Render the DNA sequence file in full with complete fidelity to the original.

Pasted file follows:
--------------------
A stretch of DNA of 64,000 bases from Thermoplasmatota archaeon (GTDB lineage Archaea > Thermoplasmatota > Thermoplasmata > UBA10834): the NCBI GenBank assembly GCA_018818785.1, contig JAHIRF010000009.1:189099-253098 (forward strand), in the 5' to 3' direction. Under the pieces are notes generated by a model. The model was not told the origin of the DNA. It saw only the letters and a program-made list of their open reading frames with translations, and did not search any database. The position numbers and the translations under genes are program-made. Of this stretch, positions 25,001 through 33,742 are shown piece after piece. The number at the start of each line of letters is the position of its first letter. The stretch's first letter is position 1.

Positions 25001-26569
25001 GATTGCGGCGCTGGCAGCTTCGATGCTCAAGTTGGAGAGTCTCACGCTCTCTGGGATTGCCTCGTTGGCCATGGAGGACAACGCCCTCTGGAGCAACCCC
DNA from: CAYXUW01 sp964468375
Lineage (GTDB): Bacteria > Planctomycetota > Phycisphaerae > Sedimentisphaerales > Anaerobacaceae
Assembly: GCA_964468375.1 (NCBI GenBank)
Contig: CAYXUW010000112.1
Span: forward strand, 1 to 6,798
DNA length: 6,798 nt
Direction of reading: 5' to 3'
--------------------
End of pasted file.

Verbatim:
A stretch of DNA of 64,000 bases from Thermoplasmatota archaeon (GTDB lineage Archaea > Thermoplasmatota > Thermoplasmata > UBA10834): the NCBI GenBank assembly GCA_018818785.1, contig JAHIRF010000009.1:189099-253098 (forward strand), in the 5' to 3' direction. Under the pieces are notes generated by a model. The model was not told the origin of the DNA. It saw only the letters and a program-made list of their open reading frames with translations, and did not search any database. The position numbers and the translations under genes are program-made. Of this stretch, positions 25,001 through 33,742 are shown piece after piece. The number at the start of each line of letters is the position of its first letter. The stretch's first letter is position 1.

Positions 25001-26569
25001 GATTGCGGCGCTGGCAGCTTCGATGCTCAAGTTGGAGAGTCTCACGCTCTCTGGGATTGCCTCGTTGGCCATGGAGGACAACGCCCTCTGGAGCAACCCC
DNA from: CAYXUW01 sp964468375
Lineage (GTDB): Bacteria > Planctomycetota > Phycisphaerae > Sedimentisphaerales > Anaerobacaceae
Assembly: GCA_964468375.1 (NCBI GenBank)
Contig: CAYXUW010000112.1
Span: forward strand, 1 to 6,798
DNA length: 6,798 nt
Direction of reading: 5' to 3'